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Living in Belgium

 
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What is the tax rate in Belgium for ex-pats? I heard that is the highest in Europe. If we have an offer in Antwerp, Belgium for 36K euros p.a., is it enough?

Thanks
Sudharsan
 
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36K doing what?

In the Netherlands 36K is a decent salary for 5-8 years experience in technical positions in IT.
Belgium has a similar economy and taxation.
I get by on that living near Amsterdam, but I'm a single person household (which also brings extra expenses of course as most things in stores are packed for 2 or more people so I get a lot of leftovers).

Expat taxes are lower than taxes for natives...
 
Sudharsan Govindarajan
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Thanks Jeroen. The offer is for a technical position in IT for a 4 yrs experienced. Does Belgium have a slab-bed taxation or is it flat?
 
Jeroen Wenting
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AFAIK the taxation is like it is over here which is staggered.

Do inquire after benefits. Health insurance and pension fund are pretty much standard for companies to provide, you might also qualify for a company car (in which case watch out for special tax on those) and/or other extras.
 
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Belgium with around 50-53 % income tax is supposedly highest among european countries and may be in the world.
I you are planning to live in Antwerpen with your family be ready to shell out around 700-900 euros for accomodation.
 
Sudharsan Govindarajan
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Vijendar, you are frightening me. I am planning to live with my spouse. If I get 3K euro p.m, I gotta shell out 1.5K for tax and 700-900 Euros for accomodation, what will I be left with?
 
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Experience.
 
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Hi Jeroen,

You mentioned about Netherlands in this thread, i just wonder what is the salary range for 3-4 yrs experience in java there in Netherlands? And What is the tax rate for expats?

Thank you.

Rema
 
Jeroen Wenting
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I'd guess (not sure what it's now) about 2500 a month before taxes (that's ex benefits of course).

Tax rate for expats is I think about 25% (35-60% for natives depending on income), you'd best check with a consulate or embassy for the exact rates.

Sudharsan, you will probably find that on 3k a month you're left with about 2k a month after taxes. As an expat that may be even higher as expat tax rates are lower.
Again, check the Belgian consulate or embassy nearest you for details. They'll be able to tell you all the rates and probably will be able to make a sample calculation for you (if the company you're planning to work with can't supply that).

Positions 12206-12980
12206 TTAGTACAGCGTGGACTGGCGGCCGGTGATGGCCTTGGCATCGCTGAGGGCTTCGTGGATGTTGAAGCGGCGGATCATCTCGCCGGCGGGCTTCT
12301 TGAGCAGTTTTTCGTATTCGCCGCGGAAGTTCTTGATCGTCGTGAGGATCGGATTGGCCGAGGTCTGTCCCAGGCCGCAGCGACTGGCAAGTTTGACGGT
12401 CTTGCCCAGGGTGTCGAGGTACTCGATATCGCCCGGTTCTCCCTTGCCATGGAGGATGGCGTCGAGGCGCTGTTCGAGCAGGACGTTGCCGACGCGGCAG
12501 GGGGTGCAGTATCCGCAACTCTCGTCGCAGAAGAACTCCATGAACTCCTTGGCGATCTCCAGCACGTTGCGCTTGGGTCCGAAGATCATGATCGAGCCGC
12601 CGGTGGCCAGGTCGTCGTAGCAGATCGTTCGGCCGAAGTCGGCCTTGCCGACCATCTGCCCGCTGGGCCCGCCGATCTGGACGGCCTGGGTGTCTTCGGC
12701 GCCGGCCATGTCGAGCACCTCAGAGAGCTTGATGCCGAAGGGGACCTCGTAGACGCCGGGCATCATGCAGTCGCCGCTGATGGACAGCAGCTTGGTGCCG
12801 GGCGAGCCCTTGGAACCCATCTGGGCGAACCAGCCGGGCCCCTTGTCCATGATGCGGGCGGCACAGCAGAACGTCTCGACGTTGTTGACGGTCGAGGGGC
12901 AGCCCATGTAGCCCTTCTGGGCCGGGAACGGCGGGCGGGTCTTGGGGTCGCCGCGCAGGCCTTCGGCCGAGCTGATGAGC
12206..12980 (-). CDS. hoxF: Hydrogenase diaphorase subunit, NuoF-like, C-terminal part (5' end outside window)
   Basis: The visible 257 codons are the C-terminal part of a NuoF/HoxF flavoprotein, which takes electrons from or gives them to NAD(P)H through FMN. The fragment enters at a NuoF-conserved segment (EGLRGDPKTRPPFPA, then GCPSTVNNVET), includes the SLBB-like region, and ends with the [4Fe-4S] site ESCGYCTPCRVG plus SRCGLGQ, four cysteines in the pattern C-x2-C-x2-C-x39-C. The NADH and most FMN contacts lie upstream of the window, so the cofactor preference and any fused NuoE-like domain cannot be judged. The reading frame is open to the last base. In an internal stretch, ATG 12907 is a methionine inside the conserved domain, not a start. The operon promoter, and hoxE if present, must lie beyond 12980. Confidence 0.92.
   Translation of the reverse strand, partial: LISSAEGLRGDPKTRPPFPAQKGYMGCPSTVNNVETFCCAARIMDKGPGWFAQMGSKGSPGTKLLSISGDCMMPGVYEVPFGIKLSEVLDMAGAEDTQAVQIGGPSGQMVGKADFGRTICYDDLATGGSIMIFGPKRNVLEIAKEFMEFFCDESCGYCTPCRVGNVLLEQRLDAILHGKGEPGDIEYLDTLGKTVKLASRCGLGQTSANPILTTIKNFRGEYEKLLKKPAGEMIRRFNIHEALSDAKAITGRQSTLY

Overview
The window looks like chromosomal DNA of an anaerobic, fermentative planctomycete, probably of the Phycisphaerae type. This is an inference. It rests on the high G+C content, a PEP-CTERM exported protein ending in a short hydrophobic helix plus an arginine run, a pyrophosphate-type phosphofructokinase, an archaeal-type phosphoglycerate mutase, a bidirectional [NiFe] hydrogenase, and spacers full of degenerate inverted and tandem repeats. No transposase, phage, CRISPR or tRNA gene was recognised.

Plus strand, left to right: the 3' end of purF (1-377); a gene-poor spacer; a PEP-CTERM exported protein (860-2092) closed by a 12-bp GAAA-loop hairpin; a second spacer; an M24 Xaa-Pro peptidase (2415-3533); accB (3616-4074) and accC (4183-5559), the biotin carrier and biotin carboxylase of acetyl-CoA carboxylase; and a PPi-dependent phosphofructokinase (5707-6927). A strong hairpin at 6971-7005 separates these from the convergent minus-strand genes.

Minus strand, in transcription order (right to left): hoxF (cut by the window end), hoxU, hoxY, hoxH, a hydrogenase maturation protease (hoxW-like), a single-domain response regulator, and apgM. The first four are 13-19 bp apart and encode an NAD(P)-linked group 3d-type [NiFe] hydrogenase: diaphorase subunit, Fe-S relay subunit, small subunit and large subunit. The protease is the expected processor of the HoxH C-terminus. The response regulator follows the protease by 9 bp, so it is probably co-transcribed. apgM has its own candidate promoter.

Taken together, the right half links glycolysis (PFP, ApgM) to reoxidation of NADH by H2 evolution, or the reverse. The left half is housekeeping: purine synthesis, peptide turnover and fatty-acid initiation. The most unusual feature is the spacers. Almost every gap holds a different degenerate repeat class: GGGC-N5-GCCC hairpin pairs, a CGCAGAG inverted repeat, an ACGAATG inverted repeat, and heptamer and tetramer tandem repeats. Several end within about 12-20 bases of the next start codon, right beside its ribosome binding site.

For 2 people it's not a lot, but you can live decently on it if you have no expensive hobbies and don't spend a lot in restaurants and pubs (of which Belgium has many).
And maybe your spouse can also find a job (maybe parttime), increasing your income.
 
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why are tax rates for expats lower?
Because expats are not entitled to receive ressources from certain social security goodies like unemployment and pension funds?
 
Jeroen Wenting
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Possibly that's part of it.
Another reason might be that for decades European governments tried to attract foreign workers to their shores to fill the shortage in labour and the lower taxation was an incentive for that, and has since remained due to inertia (hard to change a status quo once established).
 
Rema Remulta
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I've planned moving to Netherlands or some places nearby like Belgium. I've sent some CVs to companies there and even to my company who has an office and now still waiting for the response. What are my chances who has 3-4 yrs experience in java doing intermediate level of works now in J2EE? Will there be good opportunity now there to hire an expat or a non-Euro IT staff?
 
Jeroen Wenting
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There's a lot of unemployment among IT workers (including Java experts with more experience than you have) in the Netherlands.

On top of that people are getting wary of foreigners taking away jobs from locals. This has now reached government levels and there's calls going out to the responsible agencies to greatly reduce the amount of work permits handed out.
 
Axel Janssen
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I agree with Jeroen, that it must be a lot more difficult to find EU IT job for foreigners than 4 years ago.
Consultant-like part at least of my job has been becoming more important. Might be true for a lot more jobs. Its not only language. You have to somehow "empatize" with customers which is much easier if you know local customs very well. And fear of jobless is so whitespread that there might be more risk of xefonic-like reactions from customer side if they are confronted with recently arrived.

Axel
 
Sudharsan Govindarajan
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Hmm. Things doesn't appear good.
Thanks for your replies folks!


Sudharsan
 
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